If Donald Trump wants to win re-election and GOP voter suppression doesn’t succeed as a tactic, then he’s going to need to win the same battleground states as he did in 2016.
That isn’t looking great for him right now in large part because his strongest constituency — white evangelicals — are slowly walking away from his side in the states where he’ll need them the most.
According to a recent survey from polling group PRRI, support for Trump from white Christians in battleground states dropped considerably over the past month, presumably because of his disastrous handling of the coronavirus crisis.
The Christian Post explains more:
The survey found that since March, the percentage of white Christians in presidential battleground states who say they hold a mostly or very favorable view of the president has dropped from 75% to 48%.
According to PRRI, the decline puts the president’s favorability among White Christians in those states “more in line” with the demographic’s view of him recorded in 2019 (55%).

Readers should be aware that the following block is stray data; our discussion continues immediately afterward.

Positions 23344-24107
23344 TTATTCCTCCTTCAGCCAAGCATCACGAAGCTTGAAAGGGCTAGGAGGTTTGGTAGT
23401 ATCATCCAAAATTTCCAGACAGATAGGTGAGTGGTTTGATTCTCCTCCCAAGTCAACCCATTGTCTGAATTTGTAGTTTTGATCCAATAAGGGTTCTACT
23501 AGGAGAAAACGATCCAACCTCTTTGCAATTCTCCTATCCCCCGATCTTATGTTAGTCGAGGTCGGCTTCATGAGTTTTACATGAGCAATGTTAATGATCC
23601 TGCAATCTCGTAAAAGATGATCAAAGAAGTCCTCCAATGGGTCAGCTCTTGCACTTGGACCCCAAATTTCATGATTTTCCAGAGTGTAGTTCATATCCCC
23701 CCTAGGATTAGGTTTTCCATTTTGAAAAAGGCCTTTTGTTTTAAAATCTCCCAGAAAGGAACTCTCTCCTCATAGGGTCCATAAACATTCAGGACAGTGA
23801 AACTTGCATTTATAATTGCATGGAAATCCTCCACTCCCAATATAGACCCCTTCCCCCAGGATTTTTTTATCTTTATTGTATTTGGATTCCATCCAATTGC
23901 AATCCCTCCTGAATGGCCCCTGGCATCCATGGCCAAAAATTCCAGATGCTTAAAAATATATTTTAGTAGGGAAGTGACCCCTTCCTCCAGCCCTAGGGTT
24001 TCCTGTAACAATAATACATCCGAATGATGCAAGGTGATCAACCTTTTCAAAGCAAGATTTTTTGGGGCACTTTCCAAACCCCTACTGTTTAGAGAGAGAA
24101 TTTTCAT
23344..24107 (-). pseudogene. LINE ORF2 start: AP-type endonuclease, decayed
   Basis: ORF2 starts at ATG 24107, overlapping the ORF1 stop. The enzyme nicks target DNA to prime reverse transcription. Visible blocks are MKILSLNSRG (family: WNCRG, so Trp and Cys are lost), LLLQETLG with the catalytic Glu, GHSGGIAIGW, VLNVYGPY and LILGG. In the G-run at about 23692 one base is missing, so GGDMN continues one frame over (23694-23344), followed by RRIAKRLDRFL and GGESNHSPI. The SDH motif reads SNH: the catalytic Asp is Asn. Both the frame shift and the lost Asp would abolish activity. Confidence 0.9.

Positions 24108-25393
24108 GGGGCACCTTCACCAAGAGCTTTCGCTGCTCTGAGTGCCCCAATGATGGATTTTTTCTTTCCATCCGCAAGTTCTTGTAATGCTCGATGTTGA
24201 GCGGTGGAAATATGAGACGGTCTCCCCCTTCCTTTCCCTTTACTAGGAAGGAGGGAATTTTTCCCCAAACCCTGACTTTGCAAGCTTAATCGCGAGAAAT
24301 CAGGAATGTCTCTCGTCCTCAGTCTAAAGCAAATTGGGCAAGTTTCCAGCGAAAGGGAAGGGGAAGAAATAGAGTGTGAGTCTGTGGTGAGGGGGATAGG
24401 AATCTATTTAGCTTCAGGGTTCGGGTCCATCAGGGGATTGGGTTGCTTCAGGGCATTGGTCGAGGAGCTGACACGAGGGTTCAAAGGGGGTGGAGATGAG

“Trump benefited from a brief ‘rally around the flag’ effect as the coronavirus pandemic began to spread in the U.S. But over the last four weeks — as the total number of reported U.S. cases of the coronavirus increased exponentially from around 33,000 cases to more than 900,000 cases — this boost has rapidly dissipated,” a PRRI analysis of the new data reads.
Those numbers are promising if you want to see Trump lose, but they’re also extremely high when compared to other groups. Trump infamously said he could shoot someone in the middle of Fifth Avenue and not lose any supporters. By trivializing the severity of COVID-19, as many white Christians still seem to be doing, you could argue we’re at that point.
To recap: They didn’t care when Trump called Mexican immigrants “rapists.” They didn’t care about the rape allegation against him or the multiple allegations of sexual abuse. They didn’t care about the refugee children stolen from their parents, who later died or were “lost” by the authorities charged with their care.
But a few of those white evangelicals see that Trump is getting in the way of their health, their businesses, their livelihood, and so now they’re finally stepping away. Maybe. It’s early. Who knows where they will be as the election nears.
Still, if Trump doesn’t have their overwhelming support, there’s not much of a legal path to victory. Which means he’ll continue pandering to his Christian base to reassure them the sky will fall unless they let go of their supposed values and keep supporting him.
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